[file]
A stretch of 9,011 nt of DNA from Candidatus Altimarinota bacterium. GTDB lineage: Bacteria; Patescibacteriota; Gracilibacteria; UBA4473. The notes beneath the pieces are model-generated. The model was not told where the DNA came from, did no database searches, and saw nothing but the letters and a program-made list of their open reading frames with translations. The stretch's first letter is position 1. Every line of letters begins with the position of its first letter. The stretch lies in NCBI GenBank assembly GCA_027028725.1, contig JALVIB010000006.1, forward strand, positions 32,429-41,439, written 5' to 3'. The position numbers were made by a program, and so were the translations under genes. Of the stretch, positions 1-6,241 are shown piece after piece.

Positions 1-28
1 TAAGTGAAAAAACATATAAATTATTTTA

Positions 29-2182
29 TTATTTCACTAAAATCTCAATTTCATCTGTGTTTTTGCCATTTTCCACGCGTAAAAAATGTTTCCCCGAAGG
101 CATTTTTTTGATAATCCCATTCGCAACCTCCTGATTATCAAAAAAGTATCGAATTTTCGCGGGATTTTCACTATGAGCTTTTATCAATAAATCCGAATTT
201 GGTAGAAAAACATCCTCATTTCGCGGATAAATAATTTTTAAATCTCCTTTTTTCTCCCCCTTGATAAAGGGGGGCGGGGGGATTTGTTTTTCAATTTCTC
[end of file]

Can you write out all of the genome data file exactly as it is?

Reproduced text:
A stretch of 9,011 nt of DNA from Candidatus Altimarinota bacterium. GTDB lineage: Bacteria; Patescibacteriota; Gracilibacteria; UBA4473. The notes beneath the pieces are model-generated. The model was not told where the DNA came from, did no database searches, and saw nothing but the letters and a program-made list of their open reading frames with translations. The stretch's first letter is position 1. Every line of letters begins with the position of its first letter. The stretch lies in NCBI GenBank assembly GCA_027028725.1, contig JALVIB010000006.1, forward strand, positions 32,429-41,439, written 5' to 3'. The position numbers were made by a program, and so were the translations under genes. Of the stretch, positions 1-6,241 are shown piece after piece.

Positions 1-28
1 TAAGTGAAAAAACATATAAATTATTTTA

Positions 29-2182
29 TTATTTCACTAAAATCTCAATTTCATCTGTGTTTTTGCCATTTTCCACGCGTAAAAAATGTTTCCCCGAAGG
101 CATTTTTTTGATAATCCCATTCGCAACCTCCTGATTATCAAAAAAGTATCGAATTTTCGCGGGATTTTCACTATGAGCTTTTATCAATAAATCCGAATTT
201 GGTAGAAAAACATCCTCATTTCGCGGATAAATAATTTTTAAATCTCCTTTTTTCTCCCCCTTGATAAAGGGGGGCGGGGGGATTTGTTTTTCAATTTCTC